Kyle Davis: [00:15:00] One of the things that is one of those constant strings that great speakers that we've had on this podcast have always brought to their talks, specifically when they talk about business or relationships or culture, anything else is this constant need for new content that's based in research and that's rich and tailored to, not just a speaker's audience, because you don't just speak, you also do [00:15:30] consulting work. If you go and do consulting, here's what you're doing.
If you could, where are you getting this rich content and how are you tailoring it? What are you doing? I know you've mentioned you have expectations that there's a takeaway and that the takeaway moves into action, but how are you shaping all of this and bringing forth something new, and something fresh, and something that really resonates?
Denise Yohn: I'm a voracious reader. [00:16:00] I've already probably read, I want to say like eight books this year, which ... There's a specific reason which I will get into this year that I'm really reading a lot more than usual, but reading a lot of books, reading a lot online and doing a lot of research. As I started out this conversation, I love brands, so I'm soaking all of this in and I'm always looking for that anecdote or [00:16:30] that example or that case study that ties into one of the points that I want to make and then I keep a library of different ideas. If I am constantly learning, then I make sure that my audience is going to learn, also. That's really why I spend so much energy reading myself.
Kyle Davis: Got it. When a client, whether it's a speaking [00:17:00] client, or it's a consultant client, they come to you and ... we get the voracious reader, because I'm one of those, too. I've read so much actually for a week I darn near went blind when I was in school, it was ridiculous, but you can do cornea damage, apparently, from reading too much.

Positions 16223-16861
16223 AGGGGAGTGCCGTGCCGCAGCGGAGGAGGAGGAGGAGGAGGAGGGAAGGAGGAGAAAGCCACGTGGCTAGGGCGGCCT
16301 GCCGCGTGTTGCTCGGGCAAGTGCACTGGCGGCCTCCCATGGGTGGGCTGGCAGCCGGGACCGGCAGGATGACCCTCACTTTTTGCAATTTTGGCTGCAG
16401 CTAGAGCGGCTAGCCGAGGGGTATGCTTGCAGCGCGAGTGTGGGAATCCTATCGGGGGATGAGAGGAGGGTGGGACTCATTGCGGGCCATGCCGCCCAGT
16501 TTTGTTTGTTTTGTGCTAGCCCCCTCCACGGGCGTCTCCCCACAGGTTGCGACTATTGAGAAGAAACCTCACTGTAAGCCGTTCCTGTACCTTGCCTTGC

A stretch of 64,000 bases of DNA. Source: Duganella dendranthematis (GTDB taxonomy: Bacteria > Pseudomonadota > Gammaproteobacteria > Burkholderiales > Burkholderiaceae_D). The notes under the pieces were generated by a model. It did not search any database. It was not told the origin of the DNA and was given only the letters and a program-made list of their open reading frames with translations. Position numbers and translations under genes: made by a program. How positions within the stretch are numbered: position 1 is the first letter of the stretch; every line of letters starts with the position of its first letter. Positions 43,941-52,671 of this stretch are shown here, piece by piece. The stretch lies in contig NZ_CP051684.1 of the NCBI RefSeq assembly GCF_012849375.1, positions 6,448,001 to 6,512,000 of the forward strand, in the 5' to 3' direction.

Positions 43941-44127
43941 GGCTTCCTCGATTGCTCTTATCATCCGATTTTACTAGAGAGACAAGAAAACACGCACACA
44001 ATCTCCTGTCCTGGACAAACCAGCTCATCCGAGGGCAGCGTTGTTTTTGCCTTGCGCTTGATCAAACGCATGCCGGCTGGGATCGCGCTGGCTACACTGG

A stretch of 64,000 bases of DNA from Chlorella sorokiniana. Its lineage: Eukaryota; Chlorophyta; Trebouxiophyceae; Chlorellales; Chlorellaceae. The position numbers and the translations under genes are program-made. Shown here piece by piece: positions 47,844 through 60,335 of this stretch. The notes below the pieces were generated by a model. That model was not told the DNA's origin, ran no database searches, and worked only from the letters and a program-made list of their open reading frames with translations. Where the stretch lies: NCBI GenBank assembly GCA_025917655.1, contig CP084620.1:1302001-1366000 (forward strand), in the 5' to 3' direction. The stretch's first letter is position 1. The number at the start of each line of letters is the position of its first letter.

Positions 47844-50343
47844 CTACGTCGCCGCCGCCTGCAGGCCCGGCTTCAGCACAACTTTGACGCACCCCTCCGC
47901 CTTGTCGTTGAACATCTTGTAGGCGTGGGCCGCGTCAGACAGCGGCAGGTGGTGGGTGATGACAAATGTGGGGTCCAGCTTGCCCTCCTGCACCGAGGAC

Denise Yohn: Wow.
Kyle Davis: Yeah. When you're going in there and you're pulling from these 25 some years of experience and being just a real voracious reader and [00:17:30] going out and pulling what you can. When you're compiling this and you're compacting it and you're making it presentable, is this something that is just easily transferable? Is this something that you really work to simplify the message? I guess what I'm trying to get at is that one of the beautiful things that I like about great brands, like, "Make commerce easier," slogans is that it's a simplification of everything. I have an idea that you do this, as well. I'm just wondering how are you delivering this to make it easy for people who [00:18:00] really aren't focused on this?
Denise Yohn: Gosh, I don't know if I could articulate a specific process. I will say that most of my talks tend to be rooted in my book What Great Brand Do. In that I have seven brand-building actions. Certainly, I will emphasize certain ones over others, again, as part of my customization process. If I think [00:18:30] about it, that's the filter I use when I'm reading or when I'm researching or experiencing things, I'm like, "What principle does this exemplify?" Or in some cases, "What principle is this brand violating?" Then, I can actually point to and say, "This is why they're failing."